Singapore has entered into its first-ever agreement with Papua New Guinea, paving the way for companies in the Republic to purchase carbon credits from projects in Papua New Guinea.
The groundbreaking accord, signed on Friday (8 Dec) at the COP28 climate conference, aims to enable Singaporean businesses to offset a portion of their carbon tax liability.
The agreement was inked by Singapore’s Minister for Sustainability and the Environment, Grace Fu, and her counterpart from Papua New Guinea, Simo Kilepa, the Minister for Environment, Conservation, and Climate Change.
The significance of this agreement lies not only in its environmental impact but also in the diplomatic ties between the two nations. Both Singapore and Papua New Guinea are members of the Alliance of Small Island States (Aosis), a coalition advocating for the unique challenges faced by small island nations in the face of climate change.
Under the terms of the agreement, project developers will be required to cancel 2 per cent of the authorized carbon credits to contribute to global emissions mitigation. Additionally, 5 per cent of the share of proceeds from authorized carbon credits will be allocated to climate adaptation efforts in Papua New Guinea.
Minister Grace Fu emphasized the dual focus on mitigation and adaptation actions necessary for achieving the goals outlined in the Paris Agreement.
Speaking at the Singapore Pavilion, Minister Fu stated, “This ensures that we can advance both mitigation and adaptation actions required to deliver the Paris Agreement goals.”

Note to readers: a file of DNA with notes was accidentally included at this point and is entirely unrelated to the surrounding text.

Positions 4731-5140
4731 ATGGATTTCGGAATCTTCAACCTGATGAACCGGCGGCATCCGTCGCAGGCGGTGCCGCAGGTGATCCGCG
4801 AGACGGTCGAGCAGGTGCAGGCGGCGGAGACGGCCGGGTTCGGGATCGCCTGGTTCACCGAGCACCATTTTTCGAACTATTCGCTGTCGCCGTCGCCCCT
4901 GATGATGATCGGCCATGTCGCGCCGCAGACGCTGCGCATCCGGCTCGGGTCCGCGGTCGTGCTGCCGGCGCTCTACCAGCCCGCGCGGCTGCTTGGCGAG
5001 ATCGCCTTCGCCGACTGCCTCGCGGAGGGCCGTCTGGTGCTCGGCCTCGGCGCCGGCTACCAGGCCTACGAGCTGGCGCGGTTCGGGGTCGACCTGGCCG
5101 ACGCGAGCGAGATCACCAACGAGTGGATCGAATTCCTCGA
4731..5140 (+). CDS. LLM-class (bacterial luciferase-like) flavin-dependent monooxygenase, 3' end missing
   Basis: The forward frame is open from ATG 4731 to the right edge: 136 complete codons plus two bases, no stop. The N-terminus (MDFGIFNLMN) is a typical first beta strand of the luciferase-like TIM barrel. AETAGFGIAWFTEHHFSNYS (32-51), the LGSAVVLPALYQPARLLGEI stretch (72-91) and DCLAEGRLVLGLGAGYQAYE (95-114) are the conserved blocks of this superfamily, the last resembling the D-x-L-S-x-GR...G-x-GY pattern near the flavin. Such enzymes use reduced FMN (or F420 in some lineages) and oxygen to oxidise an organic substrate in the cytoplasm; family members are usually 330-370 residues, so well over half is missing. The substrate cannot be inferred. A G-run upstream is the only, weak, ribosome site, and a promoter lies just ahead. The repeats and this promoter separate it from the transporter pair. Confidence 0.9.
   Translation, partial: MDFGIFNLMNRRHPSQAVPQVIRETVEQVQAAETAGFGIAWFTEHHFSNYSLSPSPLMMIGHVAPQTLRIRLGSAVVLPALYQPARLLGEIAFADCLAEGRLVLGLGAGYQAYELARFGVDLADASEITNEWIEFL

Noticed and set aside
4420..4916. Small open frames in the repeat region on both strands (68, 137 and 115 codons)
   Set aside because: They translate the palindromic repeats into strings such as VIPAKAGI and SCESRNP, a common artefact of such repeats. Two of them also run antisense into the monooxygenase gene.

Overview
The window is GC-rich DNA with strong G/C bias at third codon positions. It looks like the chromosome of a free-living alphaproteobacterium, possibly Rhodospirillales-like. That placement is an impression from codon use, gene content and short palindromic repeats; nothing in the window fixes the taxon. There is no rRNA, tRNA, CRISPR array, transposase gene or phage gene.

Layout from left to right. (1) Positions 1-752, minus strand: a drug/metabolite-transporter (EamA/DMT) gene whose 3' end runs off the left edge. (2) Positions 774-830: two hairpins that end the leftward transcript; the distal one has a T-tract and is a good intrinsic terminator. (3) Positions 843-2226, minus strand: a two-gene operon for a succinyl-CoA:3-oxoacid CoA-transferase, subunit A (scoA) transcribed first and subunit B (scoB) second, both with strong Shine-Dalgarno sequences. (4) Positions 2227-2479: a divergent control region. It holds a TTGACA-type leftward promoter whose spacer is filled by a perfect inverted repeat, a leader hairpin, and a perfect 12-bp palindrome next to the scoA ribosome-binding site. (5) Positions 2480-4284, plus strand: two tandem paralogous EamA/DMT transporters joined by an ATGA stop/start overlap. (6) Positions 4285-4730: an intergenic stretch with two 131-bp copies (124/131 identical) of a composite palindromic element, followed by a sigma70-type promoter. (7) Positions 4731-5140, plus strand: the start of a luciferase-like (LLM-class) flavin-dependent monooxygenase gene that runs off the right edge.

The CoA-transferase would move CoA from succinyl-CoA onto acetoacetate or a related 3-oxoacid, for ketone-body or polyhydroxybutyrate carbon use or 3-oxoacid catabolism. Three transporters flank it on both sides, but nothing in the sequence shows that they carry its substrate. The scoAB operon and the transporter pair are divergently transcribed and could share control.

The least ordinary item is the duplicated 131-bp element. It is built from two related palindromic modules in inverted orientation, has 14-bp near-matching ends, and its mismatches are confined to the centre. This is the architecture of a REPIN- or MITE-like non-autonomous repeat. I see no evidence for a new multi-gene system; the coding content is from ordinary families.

She further highlighted that the carbon crediting projects resulting from this collaboration would not only contribute to global emissions reduction but also bring sustainable development benefits to local communities. These benefits include the creation of sustainable jobs, improved energy security, and reduced pollution.
Starting from 2024, Singapore’s carbon tax is set to increase from $5 per tonne to $25 per tonne. Singapore, through its international carbon credit (ICC) framework, allows tax-liable companies to offset up to 5 percent of their taxable emissions by purchasing eligible ICCs generated under such implementation agreements.
To diversify its portfolio of credits, Singapore has also concluded similar implementation agreements with other nations, including Bhutan, Paraguay, Ghana, and Vietnam.
Minister Fu underscored the importance of maintaining high standards in carbon markets, stating, “High-integrity carbon markets can contribute to much-needed climate action globally, and the environmental integrity of carbon credits under the implementation agreement must meet internationally recognized standards.”
The agreement with Papua New Guinea is not only about offsetting emissions; it establishes a bilateral framework allowing for the transfer of carbon credits between the two nations. Crucially, measures are in place to prevent double counting, ensuring transparency and accountability in the carbon credit market.
Minister Fu highlighted the potential for financing worthwhile climate mitigation projects through this bilateral framework.
Explaining the concept of carbon credits, officials emphasized that these are generated through activities aimed at reducing, removing, or avoiding carbon emissions.
Examples include restoring forests or investing in renewable energy. One carbon credit represents a reduction of one tonne of carbon dioxide emission.
Officials stated that trading these credits through Singapore would unlock new business opportunities, particularly in areas such as carbon services and sustainability solutions. This move is expected to strengthen Singapore’s position as a hub for carbon services and trading, contributing to the nation’s efforts to become a leader in sustainable practices.
Minister Fu expressed her satisfaction with the agreement, stating, “We are delighted to sign our first implementation agreement with Papua New Guinea, a fellow Alliance of Small Island States member. We look forward to working with Papua New Guinea to advance climate action together.”
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